es and offers urban populations a sustainable meat supply. I was encouraged to hear culinary writers recognize that policy initiatives are key, as are grassroots efforts to unite communities negatively affected by industrial-scale meat production, whether they be fast-food consumers, slaughterhouse workers or the animals who end up at the end of our forks. Whether our efforts led to the consumption of more grass-fed burgers or more beet carpaccio, the sentiment was clear that we all must work to make meat better.
We’ve had some big losses. In 2010 I wrote for CivilEats.com about the USDA’s GIPSA rule, reform of which would have given small meat producers fair market access. A year later, the movement to reinstate the rule lost. Meanwhile, Meatless Mondays became a household name and artisan butchers kept a firm clamp on their rock star status.
I confess I’m confused myself. This autumn I flirted with hosting my neighborhood’s meat CSA, but felt far more comfortable taking on a CSF (Community Supported Fisheries). I know a fellow scuba diver and ocean lover who disagrees that sustainable seafood consumption is a key to ocean conservation; she refuses to consume fish. She eats quite a lot of meat. This made me all the more inspired to fly from Oakland to NYC, carbon footprint be damned, for the Meat Hackathon. We need to leverage technological innovation as much as we need to honor the potlucks that deepen our connections with each other, in order to solve our current meat dilemmas.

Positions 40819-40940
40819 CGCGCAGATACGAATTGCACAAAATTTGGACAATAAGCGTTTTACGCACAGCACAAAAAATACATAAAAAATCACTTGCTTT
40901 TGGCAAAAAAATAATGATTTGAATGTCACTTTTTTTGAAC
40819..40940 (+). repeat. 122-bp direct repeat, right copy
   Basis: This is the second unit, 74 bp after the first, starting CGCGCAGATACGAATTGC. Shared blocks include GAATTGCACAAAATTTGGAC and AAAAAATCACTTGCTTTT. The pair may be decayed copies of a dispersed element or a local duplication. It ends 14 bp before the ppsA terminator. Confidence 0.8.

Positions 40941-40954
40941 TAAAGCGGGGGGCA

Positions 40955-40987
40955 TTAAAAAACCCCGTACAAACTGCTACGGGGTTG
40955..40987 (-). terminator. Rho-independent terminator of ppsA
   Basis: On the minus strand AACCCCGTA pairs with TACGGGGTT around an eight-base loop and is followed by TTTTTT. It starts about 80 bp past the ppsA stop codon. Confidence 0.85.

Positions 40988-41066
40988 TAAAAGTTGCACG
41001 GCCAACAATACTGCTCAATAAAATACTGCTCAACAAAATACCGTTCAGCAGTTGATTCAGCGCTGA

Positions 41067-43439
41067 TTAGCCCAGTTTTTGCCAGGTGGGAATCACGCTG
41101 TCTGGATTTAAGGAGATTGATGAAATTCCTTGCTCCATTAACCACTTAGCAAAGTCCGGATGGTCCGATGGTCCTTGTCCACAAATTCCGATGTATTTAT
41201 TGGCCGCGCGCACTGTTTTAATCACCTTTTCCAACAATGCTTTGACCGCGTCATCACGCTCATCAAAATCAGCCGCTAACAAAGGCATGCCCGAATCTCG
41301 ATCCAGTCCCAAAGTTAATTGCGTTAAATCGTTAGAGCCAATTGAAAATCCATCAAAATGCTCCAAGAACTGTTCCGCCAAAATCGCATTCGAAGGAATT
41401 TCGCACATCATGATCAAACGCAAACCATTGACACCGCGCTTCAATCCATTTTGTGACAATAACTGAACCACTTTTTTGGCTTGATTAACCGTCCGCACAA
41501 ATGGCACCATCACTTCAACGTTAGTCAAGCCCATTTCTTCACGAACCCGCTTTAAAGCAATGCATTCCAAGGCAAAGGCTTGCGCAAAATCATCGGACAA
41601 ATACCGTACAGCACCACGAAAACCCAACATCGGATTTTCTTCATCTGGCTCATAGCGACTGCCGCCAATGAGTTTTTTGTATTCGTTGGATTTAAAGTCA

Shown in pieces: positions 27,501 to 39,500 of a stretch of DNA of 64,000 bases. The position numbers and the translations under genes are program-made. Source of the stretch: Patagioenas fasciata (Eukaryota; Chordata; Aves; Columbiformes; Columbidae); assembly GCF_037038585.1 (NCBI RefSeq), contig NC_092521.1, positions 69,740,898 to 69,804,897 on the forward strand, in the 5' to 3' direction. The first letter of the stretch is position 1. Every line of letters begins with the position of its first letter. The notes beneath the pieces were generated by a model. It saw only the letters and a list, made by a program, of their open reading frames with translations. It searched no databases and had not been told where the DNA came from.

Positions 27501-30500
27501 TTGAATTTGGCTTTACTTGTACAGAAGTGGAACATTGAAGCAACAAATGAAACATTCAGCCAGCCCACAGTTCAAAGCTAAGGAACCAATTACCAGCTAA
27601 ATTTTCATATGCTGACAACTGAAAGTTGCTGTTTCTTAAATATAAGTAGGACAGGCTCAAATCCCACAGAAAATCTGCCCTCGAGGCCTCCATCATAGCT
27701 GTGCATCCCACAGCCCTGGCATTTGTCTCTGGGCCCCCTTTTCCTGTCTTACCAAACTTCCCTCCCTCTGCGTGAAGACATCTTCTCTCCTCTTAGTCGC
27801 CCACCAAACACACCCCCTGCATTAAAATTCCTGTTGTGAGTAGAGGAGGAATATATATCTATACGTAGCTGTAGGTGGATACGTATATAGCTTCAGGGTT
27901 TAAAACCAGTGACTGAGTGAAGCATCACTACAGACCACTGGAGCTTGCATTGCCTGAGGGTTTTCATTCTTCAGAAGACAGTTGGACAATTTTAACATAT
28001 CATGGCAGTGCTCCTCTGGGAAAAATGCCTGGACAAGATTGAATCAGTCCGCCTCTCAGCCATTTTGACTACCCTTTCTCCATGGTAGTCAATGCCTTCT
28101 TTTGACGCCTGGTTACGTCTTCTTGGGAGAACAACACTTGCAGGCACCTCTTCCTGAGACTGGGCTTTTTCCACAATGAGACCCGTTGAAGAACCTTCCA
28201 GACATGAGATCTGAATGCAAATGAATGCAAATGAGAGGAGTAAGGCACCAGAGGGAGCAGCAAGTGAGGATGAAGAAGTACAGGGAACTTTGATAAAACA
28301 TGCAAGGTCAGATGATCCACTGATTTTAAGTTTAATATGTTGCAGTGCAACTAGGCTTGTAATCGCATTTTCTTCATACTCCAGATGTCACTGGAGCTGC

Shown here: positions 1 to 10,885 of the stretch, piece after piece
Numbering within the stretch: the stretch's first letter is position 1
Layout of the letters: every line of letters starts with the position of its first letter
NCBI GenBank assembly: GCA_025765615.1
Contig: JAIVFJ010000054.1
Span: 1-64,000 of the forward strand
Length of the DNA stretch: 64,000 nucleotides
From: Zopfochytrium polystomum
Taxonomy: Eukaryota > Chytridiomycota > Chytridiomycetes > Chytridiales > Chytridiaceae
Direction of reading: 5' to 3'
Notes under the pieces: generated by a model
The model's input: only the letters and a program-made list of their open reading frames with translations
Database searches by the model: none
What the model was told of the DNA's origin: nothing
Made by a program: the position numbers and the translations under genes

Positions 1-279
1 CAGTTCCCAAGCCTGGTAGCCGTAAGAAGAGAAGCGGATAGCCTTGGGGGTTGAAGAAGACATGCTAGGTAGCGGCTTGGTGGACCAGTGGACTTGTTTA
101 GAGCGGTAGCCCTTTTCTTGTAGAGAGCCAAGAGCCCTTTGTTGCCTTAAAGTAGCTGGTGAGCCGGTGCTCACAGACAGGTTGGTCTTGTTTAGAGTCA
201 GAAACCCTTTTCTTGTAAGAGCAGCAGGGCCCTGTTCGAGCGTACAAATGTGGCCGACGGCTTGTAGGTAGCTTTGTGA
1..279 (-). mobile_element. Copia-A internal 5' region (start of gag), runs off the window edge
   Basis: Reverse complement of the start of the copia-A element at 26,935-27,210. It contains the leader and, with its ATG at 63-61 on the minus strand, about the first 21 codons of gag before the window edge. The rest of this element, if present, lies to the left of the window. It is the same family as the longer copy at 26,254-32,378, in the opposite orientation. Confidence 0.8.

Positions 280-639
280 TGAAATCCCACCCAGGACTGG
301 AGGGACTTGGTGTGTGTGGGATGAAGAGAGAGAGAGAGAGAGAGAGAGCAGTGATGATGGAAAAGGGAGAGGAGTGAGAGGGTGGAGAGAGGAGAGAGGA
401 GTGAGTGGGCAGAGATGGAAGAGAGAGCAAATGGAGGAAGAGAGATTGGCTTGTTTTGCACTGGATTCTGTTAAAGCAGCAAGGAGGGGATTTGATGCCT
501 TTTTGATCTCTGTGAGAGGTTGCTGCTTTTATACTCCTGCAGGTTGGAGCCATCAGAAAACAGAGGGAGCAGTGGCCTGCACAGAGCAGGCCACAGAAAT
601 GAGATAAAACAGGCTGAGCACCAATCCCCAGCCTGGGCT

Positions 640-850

Let’s fix meat. Let’s invite meat lovers to sit at the table with committed vegans and dream up farm-fresh, seasonal meals that anyone would enthusiastically eat. Let’s support small-scale meat producers, as they are our best advocates to lead more conventional farmers and ranchers in their own communities toward change. Let’s cheer on programmers, business experts, chefs, farmers and all the other attendees who bring unique perspectives on meat to the table. Let the Meat Hackathon begin!
How can we fix meat and help small-scale meat producers? Share your thoughts in the comments below, on Twitter using #hackmeat, on Facebook or at the Hack//Meat hackathon happening December 7-9 in NYC.
Haven Bourque founded HavenBMedia in 2010 to bring communications expertise to food system change. Her group develops communications strategies, trains spokespersons, and teaches social media skills for diverse organizations ranging from prestigious non-profits to small businesses, national corporations and community activists working to reform food systems around health and wellness, social justice and environmental conservation. She is proud of her work with IATP's Food & Community Fellows, NRDC, Bon Appetit Management Company and Straus Family Creamery. She is a judge for NASFT's first-ever Leadership awards, a contributor to CivilEats.com and was a co-organizer of the nation's first TEDx conference to focus on farmworkers. Follow her on Twitter: @HavenBourque.